Students learn about agriculture, how they get their food


Students learn about agriculture, how they get their food

9:48 a.m. PST March 9, 2016

Representatives from Oregon Agriculture in the Classroom, a nonprofit that provides free curriculum, resources and training to K-12 teachers, visited Myers Elementary School in Salem on Tuesday to teach students about agriculture.

The foundation was kicking off its annual statewide literacy project.

Each year a new agriculturally themed book is chosen and a lesson is developed that reinforces the message of the book, Michel Wiman of Oregon Agriculture in the Classroom said.

Hundreds of volunteers then bring “in-class field trips” to classrooms throughout Oregon, such as the visit to Myers.

This year, the organization is featuring the book, “Before We Eat: From Farm To Table.”

“Before We Eat” is a story about the several steps our food goes through before it ends up on our plate.

Wiman said the story “teaches students about the wide range of careers in agriculture, that food doesn’t magically appear in the supermarket, and will inspire conversations with the students about the potential of working in agriculture.”

Last year more than 725 volunteers read to 20,077 students in 889 classes across the state for the literacy project.

The goal of the project is to improve both the reading and agricultural literacy of Oregon students in grades K-5, Wiman said.

“As the average age of farmers nationwide approaches 60, and with most students three or four generations removed from a family farm and an understanding of agricultural career options, we feel this is an especially timely lesson,” she said.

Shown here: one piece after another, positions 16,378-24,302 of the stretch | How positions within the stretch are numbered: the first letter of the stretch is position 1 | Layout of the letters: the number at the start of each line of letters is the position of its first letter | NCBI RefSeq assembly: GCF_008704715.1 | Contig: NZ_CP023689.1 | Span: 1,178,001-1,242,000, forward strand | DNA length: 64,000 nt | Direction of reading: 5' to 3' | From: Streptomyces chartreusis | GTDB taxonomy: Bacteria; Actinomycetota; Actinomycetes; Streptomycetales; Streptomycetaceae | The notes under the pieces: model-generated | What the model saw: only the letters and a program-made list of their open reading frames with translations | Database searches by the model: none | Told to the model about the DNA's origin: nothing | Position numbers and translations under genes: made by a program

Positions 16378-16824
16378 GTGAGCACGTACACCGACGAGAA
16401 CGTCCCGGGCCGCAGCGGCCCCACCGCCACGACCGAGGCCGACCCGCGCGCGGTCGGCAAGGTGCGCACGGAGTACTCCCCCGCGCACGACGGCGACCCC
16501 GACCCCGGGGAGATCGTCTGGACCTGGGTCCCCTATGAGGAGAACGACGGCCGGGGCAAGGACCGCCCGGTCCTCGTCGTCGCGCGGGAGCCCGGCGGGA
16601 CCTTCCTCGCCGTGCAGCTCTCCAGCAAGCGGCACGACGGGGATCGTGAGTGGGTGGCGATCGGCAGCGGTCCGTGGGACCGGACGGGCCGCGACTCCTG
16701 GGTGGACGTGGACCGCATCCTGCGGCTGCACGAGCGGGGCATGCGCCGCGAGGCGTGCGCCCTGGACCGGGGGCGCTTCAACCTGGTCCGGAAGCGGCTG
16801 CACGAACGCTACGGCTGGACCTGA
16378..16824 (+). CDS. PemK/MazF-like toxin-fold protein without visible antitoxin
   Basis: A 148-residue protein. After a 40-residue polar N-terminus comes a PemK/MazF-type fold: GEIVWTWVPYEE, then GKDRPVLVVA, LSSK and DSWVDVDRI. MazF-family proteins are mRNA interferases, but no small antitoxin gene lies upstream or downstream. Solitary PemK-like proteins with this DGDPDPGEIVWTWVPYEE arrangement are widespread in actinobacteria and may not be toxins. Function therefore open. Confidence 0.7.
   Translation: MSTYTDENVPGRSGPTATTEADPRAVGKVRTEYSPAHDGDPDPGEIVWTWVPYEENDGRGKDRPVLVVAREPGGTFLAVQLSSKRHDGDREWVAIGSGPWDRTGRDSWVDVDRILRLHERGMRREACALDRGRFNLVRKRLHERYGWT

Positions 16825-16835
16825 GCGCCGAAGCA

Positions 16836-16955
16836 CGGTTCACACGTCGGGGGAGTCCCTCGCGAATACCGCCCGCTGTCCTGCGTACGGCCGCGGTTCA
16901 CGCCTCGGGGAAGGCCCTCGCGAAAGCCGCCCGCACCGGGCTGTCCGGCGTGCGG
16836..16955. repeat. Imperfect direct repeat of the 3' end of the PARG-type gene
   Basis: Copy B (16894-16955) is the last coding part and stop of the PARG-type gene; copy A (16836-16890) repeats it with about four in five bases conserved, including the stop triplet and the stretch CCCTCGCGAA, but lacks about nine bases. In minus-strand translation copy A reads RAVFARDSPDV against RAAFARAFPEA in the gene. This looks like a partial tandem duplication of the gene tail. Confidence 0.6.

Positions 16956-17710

About 100 fifth-grade students crowded around a small stage at the school Tuesday afternoon to hear volunteer Carolyn Jackson read the story.

The students sat on their heels, leaning forward to hear the story and see the pictures. Their hands shot up when a question was asked.

After the story, a select group of students dressed up as various agricultural professions for a learning activity with the students.

The partnerships established with Oregon Agriculture in the Classroom and local schools like Myers are formed by teachers reaching out and utilizing the curriculum and resources the non-profit provides. Salem-Keizer is the largest district partner in the state due to the number of teachers utilizing the materials.

Scott Kiser won the organization’s teacher of the year award last October. The fifth-grade teacher has been at Myers for 19 years.

His class was one of those able to participate at the kick-off event.

“I hope students take away a better knowledge of the (agricultural) opportunities in Oregon,” Kiser said.

He said from lessons like this, he hopes students will feel comfortable doing things like talking to farmers, and that they realize the importance of reading and agriculture.

For more information about the literacy project, go to, (503) 399-6745 or follow on Twitter @Nataliempate or 

Published by Natalie Pate

Natalie Pate is a freelance journalist and author based in Salem, Oregon. She wrote about education for more than seven years at the Statesman Journal and now covers education and other topics throughout the Pacific Northwest. She is originally from Colorado and earned her B.A. in Politics and French from Willamette University.

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